Digital archives are an amazing advancement in historical research and education since its advent. Once upon a time, historians were required to rummage around in physical archives where they would spend a great amount of time, money, and energy to find desired documents. However, with today’s digital archives like the Darwin Correspondence Project, I can search in an instant through thousands of historical documents to find letters pertaining to initial scientific research on early humans by Darwin and his contacts. Not only would this have been impossible to find through physical archives in a comparable time frame, but access to such documents would be mostly limited to research professionals. The outlined digital archives among others provide access to primary source materials to anyone connected to the internet promotes the spread of historical knowledge and understanding as well as spreads detailed evidence of historical events and timelines.
The German History in Documents and Images (GHDI) archive, contains countless documents and images which contribute to significant instances within important German historical events since 1500 CE. Within my short time sifting through the archive I found several interesting artifacts such as Hitler’s “Scorched Earth” Degree, where Hitler ordered the annihilation of German infrastructure. Historians could find a great deal of research from the documents found within this archive. However, this digital archive is far from perfect. The web interface is atrocious, as the website only takes up have of the webpage and the design seemingly has not been updated since 2009. When any website has a poor user interface, especially digital archives, the user will have difficulty finding their desired content. So, although the GHDI has some useful documents, the outdated interface and lack of a search function makes its longevity questionable.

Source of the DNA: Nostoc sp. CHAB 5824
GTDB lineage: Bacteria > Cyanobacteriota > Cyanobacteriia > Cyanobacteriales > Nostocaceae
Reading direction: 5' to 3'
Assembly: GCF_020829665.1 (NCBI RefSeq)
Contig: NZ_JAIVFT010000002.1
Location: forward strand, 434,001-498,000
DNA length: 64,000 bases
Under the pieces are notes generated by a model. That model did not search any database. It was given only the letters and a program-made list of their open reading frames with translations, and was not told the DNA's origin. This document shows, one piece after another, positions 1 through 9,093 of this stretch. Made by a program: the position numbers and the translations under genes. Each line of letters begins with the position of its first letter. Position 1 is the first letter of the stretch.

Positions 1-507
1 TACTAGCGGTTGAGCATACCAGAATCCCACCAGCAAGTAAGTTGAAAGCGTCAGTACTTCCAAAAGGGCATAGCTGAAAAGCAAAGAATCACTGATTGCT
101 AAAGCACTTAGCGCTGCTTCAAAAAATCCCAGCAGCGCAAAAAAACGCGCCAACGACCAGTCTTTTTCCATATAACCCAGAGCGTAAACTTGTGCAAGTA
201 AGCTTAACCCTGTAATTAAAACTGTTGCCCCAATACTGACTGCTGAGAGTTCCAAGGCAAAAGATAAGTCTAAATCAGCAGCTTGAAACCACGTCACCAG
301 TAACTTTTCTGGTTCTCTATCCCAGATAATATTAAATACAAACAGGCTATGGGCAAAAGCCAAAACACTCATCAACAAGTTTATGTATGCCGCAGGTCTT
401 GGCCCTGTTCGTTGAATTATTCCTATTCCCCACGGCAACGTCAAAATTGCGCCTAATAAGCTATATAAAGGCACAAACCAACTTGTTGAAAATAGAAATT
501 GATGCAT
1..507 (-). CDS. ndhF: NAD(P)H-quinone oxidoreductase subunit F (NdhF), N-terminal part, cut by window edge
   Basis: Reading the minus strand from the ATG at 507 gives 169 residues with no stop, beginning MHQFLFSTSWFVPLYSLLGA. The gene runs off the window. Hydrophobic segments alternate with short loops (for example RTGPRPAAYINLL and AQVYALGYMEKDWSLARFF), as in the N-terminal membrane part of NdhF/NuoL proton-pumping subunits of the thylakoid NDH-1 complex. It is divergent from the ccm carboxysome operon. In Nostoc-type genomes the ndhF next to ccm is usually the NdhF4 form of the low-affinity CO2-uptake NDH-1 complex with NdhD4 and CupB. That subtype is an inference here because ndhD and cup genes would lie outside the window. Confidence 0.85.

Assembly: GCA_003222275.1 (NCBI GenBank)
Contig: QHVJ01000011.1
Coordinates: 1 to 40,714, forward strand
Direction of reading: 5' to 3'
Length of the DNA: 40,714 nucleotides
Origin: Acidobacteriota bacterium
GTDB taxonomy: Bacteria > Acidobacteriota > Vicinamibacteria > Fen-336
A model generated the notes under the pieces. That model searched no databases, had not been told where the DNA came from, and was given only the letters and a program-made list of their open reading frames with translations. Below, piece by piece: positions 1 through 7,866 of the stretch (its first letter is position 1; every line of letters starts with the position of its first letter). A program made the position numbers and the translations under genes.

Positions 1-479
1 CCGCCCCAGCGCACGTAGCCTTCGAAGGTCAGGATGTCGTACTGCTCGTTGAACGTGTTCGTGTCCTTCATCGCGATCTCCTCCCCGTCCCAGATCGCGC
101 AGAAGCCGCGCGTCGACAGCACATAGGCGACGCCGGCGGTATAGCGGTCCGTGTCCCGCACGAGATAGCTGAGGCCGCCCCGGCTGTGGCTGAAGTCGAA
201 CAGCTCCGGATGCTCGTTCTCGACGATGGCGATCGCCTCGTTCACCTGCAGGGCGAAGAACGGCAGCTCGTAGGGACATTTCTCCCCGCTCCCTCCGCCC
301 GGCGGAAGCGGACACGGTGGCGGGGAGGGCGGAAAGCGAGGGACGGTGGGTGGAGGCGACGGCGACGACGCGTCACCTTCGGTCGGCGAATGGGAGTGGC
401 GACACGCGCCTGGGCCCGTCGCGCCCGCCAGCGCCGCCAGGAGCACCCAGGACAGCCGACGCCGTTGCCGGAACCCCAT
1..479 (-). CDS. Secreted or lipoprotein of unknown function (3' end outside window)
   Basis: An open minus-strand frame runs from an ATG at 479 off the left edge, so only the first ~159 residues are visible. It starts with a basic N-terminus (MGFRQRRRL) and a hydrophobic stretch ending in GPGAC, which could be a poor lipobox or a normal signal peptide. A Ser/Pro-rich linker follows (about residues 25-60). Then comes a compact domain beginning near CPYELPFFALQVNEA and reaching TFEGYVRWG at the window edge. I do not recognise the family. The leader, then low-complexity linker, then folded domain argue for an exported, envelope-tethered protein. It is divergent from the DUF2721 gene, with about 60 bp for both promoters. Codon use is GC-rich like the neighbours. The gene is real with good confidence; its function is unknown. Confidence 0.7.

As the digital archive describes itself, “The Dartmouth Dante Project (DDP) is a searchable full-text database containing more than seventy commentaries on Dante’s Divine Comedy – the Commedia”. The archive contains these 75 commentaries span across almost 700 years. The archive is definitely very useful for any historian studying the Commedia and looks to collect research from these commentaries. Unlike GHDI’s digital archive, the DDP archive has a search function. This greatly helps narrow desired content much easier for a user. Despite this the DDP is still outdated, however this is not a huge burden on the users of the archive as the search has additional tools to find the exact line, translation, version of any commentary. The DDP also features the Dante Lab Reader, a web application, which improves the reading experience when compared to the format of the homepages of the DDP.
The Darwin Correspondence Project has the most up-to-date web design by far. This is unsurprising considering the archive is served through the University of Cambridge. The DCP digital archive does a fantastic job at appealing to a wide range of users. The main search tools make it easy for students and historians to quickly access and narrow searches relating to Charles Darwin’s letters. The DCP archive also provides education for 2 groups aged 7-11 and 11-14. Furthermore, the archive features a timeline of Darwin’s life, which might not be of great help to historians, but it does help students consume historical knowledge easier. Of the three digital archives, the DCP is easily the best at providing the best experience for any of its users.
Since their advent, digital archives have and continue to improve public historic knowledge. However, the experience a digital archive should create for their users, whether historians or children, should be considered.